Profit-with-purpose investor LeapFrog Investments has agreed to invest KSh 1.68 billion (€14.9 million; $18.7 million) for a majority stake in East African general insurer Resolution Insurance, according to a joint statement.
The investment will be made through Resolution Insurance’s holding company, Resolution Health East Africa, which has operations in Kenya and Tanzania and a partnership with IAA-Resolution in Uganda.
The deal marks LeapFrog’s second investment from its second fund, which closed on its target and hard-cap of $400 million in September, 12 months after holding a first close on $204 million. In March the firm invested $29 million for an undisclosed stake in India’s IFMR Capital, a financial services business operating across 24 Indian states.
The fund is looking to make equity investments of between $10 million and $50 million in South Africa, Kenya, Ghana, Nigeria, India, Sri Lanka, Indonesia and the Philippines. Investors in the fund include a number of the world’s largest insurers and re-insurers, including Swiss Re, PartnerRe, AIG, MetLife, Prudential Financial and AXA, PEI reported earlier.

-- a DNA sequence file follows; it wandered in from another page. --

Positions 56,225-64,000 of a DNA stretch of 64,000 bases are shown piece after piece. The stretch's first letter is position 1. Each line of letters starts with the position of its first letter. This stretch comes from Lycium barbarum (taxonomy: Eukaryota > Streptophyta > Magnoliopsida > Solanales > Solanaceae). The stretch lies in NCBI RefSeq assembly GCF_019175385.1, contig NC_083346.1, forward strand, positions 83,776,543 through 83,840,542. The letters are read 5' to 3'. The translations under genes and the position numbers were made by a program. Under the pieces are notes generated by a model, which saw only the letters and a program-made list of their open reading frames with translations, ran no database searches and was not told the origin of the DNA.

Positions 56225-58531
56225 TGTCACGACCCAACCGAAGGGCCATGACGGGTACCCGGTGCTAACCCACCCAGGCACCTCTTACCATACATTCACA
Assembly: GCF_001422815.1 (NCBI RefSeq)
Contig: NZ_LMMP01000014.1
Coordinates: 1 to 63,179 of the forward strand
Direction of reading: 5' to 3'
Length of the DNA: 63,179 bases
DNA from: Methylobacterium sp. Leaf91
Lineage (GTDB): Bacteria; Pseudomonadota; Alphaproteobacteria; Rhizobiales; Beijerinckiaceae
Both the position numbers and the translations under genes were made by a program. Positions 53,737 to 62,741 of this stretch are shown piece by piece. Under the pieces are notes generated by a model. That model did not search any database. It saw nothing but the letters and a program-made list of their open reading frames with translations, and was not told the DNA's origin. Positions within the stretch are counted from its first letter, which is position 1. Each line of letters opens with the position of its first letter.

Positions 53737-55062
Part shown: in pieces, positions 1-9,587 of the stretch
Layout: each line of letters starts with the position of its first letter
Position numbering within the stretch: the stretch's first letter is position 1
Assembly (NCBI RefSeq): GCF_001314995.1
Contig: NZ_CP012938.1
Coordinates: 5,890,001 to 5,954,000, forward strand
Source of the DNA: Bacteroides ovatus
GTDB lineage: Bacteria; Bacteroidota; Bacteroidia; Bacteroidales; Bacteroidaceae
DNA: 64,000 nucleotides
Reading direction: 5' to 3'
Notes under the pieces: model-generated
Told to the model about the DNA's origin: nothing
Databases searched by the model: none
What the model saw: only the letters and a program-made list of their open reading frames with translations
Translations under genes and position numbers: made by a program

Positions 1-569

LeapFrog said it has earmarked up to $100 million from the fund for investment in East Africa.
The insurance market in East Africa is estimated to be a $2 billion industry, and the Kenyan non-life insurance market is growing at 20 percent per year, according to Resolution and LeapFrog. This is largely driven by the health insurance sector, which is expanding at 38 percent per year.
“East Africa is home to a 150 million strong population with insurance penetration rates below 4 percent, creating a vast opportunity to deliver financial inclusion at scale,” LeapFrog partner Dominic Liber said.
The investment in Resolution is LeapFrog’s second in Kenya. In October the firm sold its minority stake in East African insurer Apollo Investments to Swiss Re for an undisclosed amount in its second exit from its first fund, a $135 million vehicle raised in 2009. Earlier in the year the firm sold its stake in Ghanaian insurer Express Life to UK-listed Prudential in a deal that generated an internal rate of return of 82 percent.